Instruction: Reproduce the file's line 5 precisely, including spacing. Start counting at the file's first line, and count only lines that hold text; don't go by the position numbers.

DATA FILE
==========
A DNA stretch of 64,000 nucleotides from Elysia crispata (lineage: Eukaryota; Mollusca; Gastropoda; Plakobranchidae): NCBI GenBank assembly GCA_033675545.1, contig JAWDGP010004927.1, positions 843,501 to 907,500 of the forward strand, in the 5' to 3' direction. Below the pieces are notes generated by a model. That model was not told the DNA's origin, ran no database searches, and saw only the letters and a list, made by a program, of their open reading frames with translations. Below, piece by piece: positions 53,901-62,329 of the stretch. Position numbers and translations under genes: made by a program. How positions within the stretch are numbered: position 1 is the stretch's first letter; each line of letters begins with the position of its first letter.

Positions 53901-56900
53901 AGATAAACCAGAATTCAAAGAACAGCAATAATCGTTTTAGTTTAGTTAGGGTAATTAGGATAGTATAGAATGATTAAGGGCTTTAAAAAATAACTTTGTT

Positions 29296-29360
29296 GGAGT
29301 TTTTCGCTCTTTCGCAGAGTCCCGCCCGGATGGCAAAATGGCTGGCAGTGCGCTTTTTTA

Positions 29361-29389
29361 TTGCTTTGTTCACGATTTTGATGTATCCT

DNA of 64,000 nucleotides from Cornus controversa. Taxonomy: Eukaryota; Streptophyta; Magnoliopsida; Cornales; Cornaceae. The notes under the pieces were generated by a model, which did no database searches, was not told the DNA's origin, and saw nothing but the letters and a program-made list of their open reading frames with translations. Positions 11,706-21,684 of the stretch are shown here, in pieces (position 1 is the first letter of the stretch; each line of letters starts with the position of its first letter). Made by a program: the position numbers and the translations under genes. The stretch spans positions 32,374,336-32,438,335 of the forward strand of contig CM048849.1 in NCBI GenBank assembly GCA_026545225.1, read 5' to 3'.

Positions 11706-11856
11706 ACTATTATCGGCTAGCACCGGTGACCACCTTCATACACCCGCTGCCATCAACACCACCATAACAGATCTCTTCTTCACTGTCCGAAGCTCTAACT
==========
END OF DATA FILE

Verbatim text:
29296 GGAGT